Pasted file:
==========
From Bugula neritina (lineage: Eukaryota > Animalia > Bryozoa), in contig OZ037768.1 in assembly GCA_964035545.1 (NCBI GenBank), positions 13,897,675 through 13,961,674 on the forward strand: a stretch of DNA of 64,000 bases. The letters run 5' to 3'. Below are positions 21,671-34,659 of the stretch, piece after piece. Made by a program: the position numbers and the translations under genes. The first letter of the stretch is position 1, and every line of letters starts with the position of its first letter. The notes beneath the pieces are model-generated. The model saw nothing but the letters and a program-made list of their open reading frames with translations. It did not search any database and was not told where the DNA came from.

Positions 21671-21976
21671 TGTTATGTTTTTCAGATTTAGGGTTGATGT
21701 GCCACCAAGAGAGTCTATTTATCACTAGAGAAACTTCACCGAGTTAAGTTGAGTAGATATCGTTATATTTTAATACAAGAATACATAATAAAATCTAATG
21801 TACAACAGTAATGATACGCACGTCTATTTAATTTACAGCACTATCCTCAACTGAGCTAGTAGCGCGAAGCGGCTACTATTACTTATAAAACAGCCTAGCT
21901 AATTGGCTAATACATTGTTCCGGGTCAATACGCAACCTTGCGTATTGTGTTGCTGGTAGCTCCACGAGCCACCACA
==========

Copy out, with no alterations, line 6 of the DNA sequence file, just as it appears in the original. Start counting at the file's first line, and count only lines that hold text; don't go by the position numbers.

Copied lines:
21901 AATTGGCTAATACATTGTTCCGGGTCAATACGCAACCTTGCGTATTGTGTTGCTGGTAGCTCCACGAGCCACCACA